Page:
Only one young life snuffed out—for what?

For the Russian-occupied Donbas enclave. That is to say, for nothing.

I can understand, intellectually, at least, dying for your family or friends, for your country or city or community, for democracy or peace or your nation.

But dying for a piece of crummy land populated by 3 million inhabitants, the vast majority of whom hate Ukraine and everything it stands for? That makes no sense.

Most Ukrainian policymakers and most Ukrainian people appear determined to win back the Donbas territory occupied by Vladimir Putin’s troops and proxies. At the same time, they appear to be equally determined to lead normal lives, as if the war—and make no mistake, it is a war—were taking place in some distant land.

As Ukraine’s restaurants and cafés are abuzz with customers, as policymakers squabble over irrelevant minutiae, as Ukrainians gripe about the declining value of the hryvnia, soldiers who never asked to be sent to the front are dying or, if they’re lucky, only losing their legs.

For what? For the 35,000 thugs in Putin’s proxy army? For the broken down industries and bankrupt coal mines? For the devastated cities and ruined infrastructure?

Or perhaps they’re fighting and dying for Ukraine? For Europe? For democracy? For human rights?

The supreme irony is that Ukraine can survive only without the occupied Donbas. Europe couldn’t care less about the Donbas.  And Ukraine’s democracy and commitment to human rights can flourish only if the reactionary occupants of that increasingly Putinized region are kept at arm’s length.

The sad truth is that these poor young men are being sacrificed for nothing.

Ukrainians should ask themselves two questions.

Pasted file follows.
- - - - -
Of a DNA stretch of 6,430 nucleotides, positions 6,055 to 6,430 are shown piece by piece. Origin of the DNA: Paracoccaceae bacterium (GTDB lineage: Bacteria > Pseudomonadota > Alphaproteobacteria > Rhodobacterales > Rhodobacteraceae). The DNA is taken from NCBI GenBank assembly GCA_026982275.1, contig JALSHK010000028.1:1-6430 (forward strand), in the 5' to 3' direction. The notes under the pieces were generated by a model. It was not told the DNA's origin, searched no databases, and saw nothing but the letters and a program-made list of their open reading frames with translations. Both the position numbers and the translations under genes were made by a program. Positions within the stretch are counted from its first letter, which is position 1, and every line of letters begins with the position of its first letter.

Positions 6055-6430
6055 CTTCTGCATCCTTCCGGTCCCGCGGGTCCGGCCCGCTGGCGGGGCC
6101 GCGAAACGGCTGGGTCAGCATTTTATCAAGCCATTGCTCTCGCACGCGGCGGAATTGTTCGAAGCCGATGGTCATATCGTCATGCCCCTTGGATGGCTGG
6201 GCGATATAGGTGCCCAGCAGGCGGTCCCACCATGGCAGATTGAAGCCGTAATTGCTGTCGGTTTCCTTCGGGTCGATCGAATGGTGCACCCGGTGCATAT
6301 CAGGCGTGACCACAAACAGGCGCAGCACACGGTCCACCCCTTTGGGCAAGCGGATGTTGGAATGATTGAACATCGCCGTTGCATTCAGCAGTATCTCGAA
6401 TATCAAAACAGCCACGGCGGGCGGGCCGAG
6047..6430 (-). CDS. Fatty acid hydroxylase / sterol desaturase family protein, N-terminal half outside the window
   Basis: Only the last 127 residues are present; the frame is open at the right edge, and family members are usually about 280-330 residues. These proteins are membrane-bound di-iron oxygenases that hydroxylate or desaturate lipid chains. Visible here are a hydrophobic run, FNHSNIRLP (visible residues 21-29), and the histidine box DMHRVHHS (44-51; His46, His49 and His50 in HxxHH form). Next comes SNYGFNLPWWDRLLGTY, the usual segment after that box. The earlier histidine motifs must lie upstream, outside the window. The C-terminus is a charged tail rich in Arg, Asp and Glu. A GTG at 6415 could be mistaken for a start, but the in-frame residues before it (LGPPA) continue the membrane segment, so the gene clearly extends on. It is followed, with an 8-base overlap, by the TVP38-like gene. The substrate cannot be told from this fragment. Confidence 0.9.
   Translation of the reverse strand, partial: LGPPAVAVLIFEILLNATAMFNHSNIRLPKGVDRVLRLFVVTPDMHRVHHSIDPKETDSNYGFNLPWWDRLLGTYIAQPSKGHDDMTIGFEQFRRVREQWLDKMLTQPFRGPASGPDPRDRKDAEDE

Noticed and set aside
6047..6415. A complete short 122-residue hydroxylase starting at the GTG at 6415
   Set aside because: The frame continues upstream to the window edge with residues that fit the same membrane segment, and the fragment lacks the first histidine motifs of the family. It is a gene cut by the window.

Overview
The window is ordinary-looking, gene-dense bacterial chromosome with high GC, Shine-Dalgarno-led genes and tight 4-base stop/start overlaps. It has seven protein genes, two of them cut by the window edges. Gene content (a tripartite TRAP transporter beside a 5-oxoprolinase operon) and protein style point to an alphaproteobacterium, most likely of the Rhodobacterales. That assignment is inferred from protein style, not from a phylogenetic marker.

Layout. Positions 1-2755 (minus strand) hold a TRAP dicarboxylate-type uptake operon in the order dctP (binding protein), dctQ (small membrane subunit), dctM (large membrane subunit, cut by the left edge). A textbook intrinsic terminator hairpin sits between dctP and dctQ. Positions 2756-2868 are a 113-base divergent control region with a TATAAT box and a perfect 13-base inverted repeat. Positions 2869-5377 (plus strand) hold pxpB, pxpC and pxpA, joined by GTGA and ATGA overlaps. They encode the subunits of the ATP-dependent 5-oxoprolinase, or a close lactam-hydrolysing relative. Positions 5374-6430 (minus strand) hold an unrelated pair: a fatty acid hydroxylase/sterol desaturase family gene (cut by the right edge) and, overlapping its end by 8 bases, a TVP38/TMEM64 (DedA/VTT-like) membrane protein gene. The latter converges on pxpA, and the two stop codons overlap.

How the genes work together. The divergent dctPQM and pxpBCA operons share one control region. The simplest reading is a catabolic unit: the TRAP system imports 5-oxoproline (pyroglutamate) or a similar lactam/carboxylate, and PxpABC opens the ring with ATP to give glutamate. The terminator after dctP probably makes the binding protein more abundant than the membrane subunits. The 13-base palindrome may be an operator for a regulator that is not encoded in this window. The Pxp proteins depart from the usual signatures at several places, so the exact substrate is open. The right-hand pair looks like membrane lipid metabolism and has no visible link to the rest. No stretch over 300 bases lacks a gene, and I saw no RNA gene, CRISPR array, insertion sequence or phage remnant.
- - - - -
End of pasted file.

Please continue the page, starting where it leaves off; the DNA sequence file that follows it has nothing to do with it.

Are they willing to throw away 5-to-10 human lives per week every week for the next twenty years—or even longer? And if they are willing to throw away 250-500 lives every year, would they be just as willing to augment that number by sending their sons and daughters—and grandchildren—to the front?

Ah, many Ukrainians will say, “We need to keep the Donbas, because, if we let it go, Putin will be emboldened to take more territory.”

No, he won’t. He would be emboldened if he defeats the Ukrainian armed forces and does so in a cakewalk. He would not be emboldened if the Ukrainian army engages in a strategic disengagement that strengthens Ukraine’s ability to resist a Russian onslaught. He would be emboldened if the occupied Donbas were an economic boon for Russia. He would not be emboldened if, as is the case, it is, and remains, a massive drain on Russia’s resources.

Sacrificing young lives for the defense of a strategically vital redoubt whose loss would spell defeat would make hard-nosed geopolitical sense. Sacrificing young lives for the defense of a strategically irrelevant cesspool of decay and corruption makes absolutely no sense.

Which brings us back to the ultimate rationale invoked by Donbas-integrators: “It’s sacred Ukrainian territory and we won’t give it up.”

Fair enough, but then go to the front yourself and take your sons and daughters with you.

Just don’t let others do the dying for you.

Alexander J. Motyl's blog

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